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Wednesday, November 13th, 2013

Health workers have big role in flu prevention

By Shelley Grieshop

Amy Eblen, a registered nurse at the Mercer County health department in Celina,. . .

WAPAKONETA - Health care workers have a responsibility to prevent the spread of seasonal flu.
Auglaize County Medical Director Juan Torres during a health board meeting Tuesday said doctors, nurses and other medical professionals have a duty to get a flu shot and practice good hygiene since they frequently are exposed to the virus.
"We have to be role models for the community. It's time to walk the walk," he said.
He reminded the board of the words in the Hippocratic Oath: "First do no harm."
About 70 percent of health care workers protect themselves and their patients by getting the annual influenza vaccine, Torres said.
"But 30 percent do not," he added.
Health commissioner Charlotte Parsons said some health departments in Ohio require their staff to get flu shots. Torres said many hospitals ask workers and visitors to protect others by wearing masks if they exhibit cold or flu symptoms.
Board member Kim Prueter - executive director of Elmwood Assisted Living of New Bremen - asked if she should require employees with a cough to wear a mask while on duty.
"I strongly recommend that," Torres said.
Each year, 5 to 20 percent of the U.S. population gets the flu virus and more than 200,000 are hospitalized with flu-related complications. An estimated 20,000 Americans die annually from influenza.
  The seasonal flu can occur as early as October and usually peaks in January and February. It is a contagious respiratory illness caused by flu viruses. Complications include pneumonia, ear or sinus infections and dehydration.
The Centers for Disease Control and Prevention describes current flu activity across the U.S. as sporadic in 34 states including Ohio.
Auglaize County Health Department Director of Nursing Cindy Jones said the hospital emergency room in St. Marys confirmed four cases in victims of all ages. None were hospitalized, she added.
"We're not really seeing it yet and I hope we never do," she said.
Mercer County reported only one hospitalization so far this fall due to the seasonal flu. The case was reported in early September, according to county director of nursing Julia Shaffer.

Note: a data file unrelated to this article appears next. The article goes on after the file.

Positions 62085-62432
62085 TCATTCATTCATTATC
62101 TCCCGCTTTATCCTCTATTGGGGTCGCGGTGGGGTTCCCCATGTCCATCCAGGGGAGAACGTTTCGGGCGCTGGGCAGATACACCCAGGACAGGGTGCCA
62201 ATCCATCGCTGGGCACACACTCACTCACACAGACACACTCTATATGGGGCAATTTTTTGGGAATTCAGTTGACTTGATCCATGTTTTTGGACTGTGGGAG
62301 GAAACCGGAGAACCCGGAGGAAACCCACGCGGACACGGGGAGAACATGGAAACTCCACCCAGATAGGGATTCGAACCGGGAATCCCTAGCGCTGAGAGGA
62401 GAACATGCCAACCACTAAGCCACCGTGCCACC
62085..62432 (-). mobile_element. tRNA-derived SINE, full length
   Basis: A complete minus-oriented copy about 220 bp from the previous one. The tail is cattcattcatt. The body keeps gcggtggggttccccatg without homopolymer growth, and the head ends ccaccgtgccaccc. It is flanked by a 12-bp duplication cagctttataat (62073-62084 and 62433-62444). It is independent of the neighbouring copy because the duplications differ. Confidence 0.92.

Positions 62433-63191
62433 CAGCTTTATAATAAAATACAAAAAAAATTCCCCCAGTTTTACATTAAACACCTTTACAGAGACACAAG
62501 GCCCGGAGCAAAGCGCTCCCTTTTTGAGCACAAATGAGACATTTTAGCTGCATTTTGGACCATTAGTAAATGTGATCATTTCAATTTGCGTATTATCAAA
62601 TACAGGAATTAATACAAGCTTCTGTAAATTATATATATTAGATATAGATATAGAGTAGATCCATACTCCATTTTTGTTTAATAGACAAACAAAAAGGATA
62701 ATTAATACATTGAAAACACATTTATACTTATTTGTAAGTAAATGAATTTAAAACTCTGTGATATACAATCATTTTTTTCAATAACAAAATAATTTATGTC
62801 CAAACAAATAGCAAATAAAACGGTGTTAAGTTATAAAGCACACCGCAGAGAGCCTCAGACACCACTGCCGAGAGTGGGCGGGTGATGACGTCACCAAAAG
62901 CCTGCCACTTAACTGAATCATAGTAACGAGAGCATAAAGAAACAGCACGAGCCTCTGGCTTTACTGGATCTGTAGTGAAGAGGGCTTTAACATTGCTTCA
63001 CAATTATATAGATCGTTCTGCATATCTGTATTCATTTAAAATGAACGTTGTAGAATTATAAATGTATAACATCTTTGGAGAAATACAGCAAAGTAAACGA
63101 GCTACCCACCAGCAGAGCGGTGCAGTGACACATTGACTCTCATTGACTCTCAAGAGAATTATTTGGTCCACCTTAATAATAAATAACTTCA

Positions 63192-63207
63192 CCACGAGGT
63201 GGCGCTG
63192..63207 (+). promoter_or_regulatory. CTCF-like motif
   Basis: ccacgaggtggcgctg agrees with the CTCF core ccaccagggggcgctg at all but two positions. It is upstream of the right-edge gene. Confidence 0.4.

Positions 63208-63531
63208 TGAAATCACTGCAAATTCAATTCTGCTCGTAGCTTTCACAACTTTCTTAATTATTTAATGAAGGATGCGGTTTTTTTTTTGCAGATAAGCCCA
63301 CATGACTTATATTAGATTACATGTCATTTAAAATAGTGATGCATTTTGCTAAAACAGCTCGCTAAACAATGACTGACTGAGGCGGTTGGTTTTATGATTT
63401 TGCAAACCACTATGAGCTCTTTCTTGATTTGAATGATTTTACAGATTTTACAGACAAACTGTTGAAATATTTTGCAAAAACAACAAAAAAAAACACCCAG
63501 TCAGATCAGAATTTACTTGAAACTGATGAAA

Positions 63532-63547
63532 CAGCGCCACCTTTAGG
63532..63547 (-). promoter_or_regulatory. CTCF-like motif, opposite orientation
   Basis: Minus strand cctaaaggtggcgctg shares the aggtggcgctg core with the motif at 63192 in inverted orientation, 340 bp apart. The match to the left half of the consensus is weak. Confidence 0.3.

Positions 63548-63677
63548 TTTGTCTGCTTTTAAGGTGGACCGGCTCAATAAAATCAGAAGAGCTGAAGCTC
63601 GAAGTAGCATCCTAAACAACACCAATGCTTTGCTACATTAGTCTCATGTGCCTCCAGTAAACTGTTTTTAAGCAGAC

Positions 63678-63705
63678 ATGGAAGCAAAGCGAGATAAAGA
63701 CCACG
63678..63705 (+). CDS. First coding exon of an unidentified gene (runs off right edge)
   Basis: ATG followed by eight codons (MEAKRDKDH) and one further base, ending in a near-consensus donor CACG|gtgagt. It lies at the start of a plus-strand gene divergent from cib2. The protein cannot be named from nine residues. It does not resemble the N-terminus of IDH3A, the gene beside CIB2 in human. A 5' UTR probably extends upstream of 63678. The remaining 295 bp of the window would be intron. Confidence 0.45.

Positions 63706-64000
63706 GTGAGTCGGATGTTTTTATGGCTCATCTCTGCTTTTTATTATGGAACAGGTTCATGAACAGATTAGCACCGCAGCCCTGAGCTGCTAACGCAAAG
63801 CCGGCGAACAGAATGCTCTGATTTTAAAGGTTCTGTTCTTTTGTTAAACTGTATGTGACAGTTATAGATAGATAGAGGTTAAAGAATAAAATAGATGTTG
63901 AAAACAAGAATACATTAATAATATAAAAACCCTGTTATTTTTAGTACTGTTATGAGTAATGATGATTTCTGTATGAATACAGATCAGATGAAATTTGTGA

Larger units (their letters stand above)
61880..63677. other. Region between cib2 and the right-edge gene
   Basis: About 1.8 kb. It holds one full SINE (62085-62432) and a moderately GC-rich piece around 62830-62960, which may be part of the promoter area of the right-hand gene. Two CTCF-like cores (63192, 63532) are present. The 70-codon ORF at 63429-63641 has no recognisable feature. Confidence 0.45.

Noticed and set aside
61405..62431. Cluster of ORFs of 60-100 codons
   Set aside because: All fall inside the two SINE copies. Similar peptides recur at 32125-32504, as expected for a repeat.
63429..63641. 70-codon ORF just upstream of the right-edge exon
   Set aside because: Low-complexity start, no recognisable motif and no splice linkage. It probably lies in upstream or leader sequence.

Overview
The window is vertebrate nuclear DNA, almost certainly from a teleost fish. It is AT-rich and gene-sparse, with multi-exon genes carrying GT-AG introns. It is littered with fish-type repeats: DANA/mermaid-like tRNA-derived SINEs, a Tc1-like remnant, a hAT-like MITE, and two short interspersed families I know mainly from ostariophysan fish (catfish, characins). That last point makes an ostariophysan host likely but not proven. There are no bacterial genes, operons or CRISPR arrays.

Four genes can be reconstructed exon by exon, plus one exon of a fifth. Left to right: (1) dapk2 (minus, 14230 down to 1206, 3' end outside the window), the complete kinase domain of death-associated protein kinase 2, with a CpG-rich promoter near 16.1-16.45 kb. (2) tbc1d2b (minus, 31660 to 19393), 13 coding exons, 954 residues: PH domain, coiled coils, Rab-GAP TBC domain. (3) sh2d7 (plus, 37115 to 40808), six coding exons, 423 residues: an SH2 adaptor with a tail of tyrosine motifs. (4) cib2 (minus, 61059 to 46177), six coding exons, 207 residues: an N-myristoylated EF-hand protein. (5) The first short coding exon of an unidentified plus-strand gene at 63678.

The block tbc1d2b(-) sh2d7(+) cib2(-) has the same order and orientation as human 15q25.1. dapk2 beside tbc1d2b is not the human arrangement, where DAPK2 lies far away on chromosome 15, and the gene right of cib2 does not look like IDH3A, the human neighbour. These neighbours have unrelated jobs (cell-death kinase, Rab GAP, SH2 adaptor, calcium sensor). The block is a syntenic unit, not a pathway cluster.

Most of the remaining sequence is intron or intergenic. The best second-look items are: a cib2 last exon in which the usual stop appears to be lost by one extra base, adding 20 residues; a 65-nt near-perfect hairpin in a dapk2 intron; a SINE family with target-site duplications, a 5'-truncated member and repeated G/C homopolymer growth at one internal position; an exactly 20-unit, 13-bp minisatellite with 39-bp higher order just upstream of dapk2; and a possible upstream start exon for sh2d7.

The board also on Tuesday,
• heard second reading to adjust 2014 fees for pools and spas. Renewal costs will increase from $180 to $250 for the first pool/spa and from $90 to $125 for a second one at the same location.
• heard second reading to adjust fees for tattoo/body piercing permits administered in 2014. Current fees are $75 across the board for various services including tattooing and body piercing. The new fees would range from $200 to $225 and include a new category - time-limited - for temporary vendors at fairs and other short-term venues.
Last month's first reading of tattoo-body piercing permit fees ranged from $100 to $150. The amounts were increased this month after new plan reviews were nixed as a service, county environmental health director Curt Anderson explained to the board.
• approved a 14-day order for Stacey Stephens, 814 Edwards St., St. Marys, to provide proof her St. Bernard was vaccinated for rabies. The dog reportedly bit someone.
• learned the health department currently has 864 clients in the Women, Infants and Children program. The number has decreased from more than 1,000 in the last two years, board members noted.
• learned 45 child car seats were dispersed in the last year through the county's Ohio Buckles Buckeyes Program.
• learned the health department recently received an additional $13,526 in Help Me Grow Home Visiting funds.
• learned area health officials gathered last week for the first meeting of the Community Health Improvement Plan process. The CHIP - which assesses health-related services in the county - is expected to be finalized in March, Parsons said.
She told the board she wants the new assessment to be utilized in a better way than others in the past.
"I do want it to be something meaningful and useful, not just a piece of paper," she said.
• learned the next board meeting is 8:30 a.m. Dec. 10.
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